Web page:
Early-age thermal cracking occurs when the tensile strain, arising from either restrained thermal contraction or a temperature differential, exceeds the tensile strain capacity of the concrete. In high strength concretes autogenous shrinkage may also contribute to early contraction.
It is proposed to minimise the number of movement joints in the structures by designing the elements as fully continuous construction to BS8007 between movement joints. Sufficient reinforcement will be provided to control cracking of the concrete due to thermal and shrinkage movements.
Where appropriate, loading due to environmental temperature effects also will be included in the element design. BS8007 will normally be used as the basis of the design, however the following documents are also referred to. These reports will be used where they supersede/clarify BS8007:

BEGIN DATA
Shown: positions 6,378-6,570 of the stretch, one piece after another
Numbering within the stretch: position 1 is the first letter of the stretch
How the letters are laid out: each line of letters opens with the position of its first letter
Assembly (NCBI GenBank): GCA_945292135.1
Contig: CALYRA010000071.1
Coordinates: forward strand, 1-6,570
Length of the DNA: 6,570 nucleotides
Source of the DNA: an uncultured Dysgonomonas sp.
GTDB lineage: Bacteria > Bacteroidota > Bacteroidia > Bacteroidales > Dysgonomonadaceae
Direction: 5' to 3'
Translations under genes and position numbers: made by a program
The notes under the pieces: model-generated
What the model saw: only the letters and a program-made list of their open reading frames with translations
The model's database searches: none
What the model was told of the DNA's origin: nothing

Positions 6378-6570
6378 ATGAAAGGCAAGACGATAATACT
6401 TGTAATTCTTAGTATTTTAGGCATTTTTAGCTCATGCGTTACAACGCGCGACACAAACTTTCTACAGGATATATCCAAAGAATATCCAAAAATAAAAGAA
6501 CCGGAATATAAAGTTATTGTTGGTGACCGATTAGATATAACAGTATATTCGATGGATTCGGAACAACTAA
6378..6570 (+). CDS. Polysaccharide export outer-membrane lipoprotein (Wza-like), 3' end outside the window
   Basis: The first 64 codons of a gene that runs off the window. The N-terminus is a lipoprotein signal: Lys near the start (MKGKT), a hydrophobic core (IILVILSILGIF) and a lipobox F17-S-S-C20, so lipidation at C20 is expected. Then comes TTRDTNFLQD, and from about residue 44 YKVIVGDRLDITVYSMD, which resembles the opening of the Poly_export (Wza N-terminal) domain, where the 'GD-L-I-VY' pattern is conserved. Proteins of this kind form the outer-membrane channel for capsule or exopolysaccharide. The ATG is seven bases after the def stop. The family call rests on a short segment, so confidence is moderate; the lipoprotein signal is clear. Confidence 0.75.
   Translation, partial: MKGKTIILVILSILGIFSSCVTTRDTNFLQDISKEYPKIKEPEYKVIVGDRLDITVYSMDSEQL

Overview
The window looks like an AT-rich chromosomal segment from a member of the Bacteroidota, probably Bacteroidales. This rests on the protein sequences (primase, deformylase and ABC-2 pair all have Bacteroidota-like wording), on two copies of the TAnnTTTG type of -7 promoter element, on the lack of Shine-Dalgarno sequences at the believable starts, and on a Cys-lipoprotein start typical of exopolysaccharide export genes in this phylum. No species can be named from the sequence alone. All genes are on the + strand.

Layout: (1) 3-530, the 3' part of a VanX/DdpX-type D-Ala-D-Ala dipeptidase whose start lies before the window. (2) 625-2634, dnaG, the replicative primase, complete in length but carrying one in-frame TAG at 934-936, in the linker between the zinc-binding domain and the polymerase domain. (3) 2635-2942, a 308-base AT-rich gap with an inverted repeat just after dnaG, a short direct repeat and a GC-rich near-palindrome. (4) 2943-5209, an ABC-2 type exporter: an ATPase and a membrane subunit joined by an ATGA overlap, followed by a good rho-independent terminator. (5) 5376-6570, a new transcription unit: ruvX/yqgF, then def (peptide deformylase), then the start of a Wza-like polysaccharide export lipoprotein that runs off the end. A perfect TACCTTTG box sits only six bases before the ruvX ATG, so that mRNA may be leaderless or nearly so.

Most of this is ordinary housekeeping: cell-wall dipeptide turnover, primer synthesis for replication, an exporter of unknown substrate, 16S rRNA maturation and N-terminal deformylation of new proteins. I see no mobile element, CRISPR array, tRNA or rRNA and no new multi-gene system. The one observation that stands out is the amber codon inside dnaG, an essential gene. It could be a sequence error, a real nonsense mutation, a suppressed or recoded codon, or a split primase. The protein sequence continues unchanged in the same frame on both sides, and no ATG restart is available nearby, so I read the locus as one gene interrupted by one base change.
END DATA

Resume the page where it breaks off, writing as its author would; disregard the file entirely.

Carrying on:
- Early Age Thermal Crack Control in Concrete, CIRIA Report No 91, 1992.
- Large Area Pours for Suspended Slabs: A Design Guide, Issue 3,
Reinforcing Links, published by the British Cement Association, 1993.
Four types of restrained movement are considered, namely:
- Heat of Hydration Effects.
- Seasonal Temperature Variations.
- Shrinkage Effects.
- Differential Temperature Variations.
Normally, only effects 1, 2 and 3 apply. Differential temperature effects need only be considered where there is a significant temperature difference across an element e.g., solar gain in roofs, etc.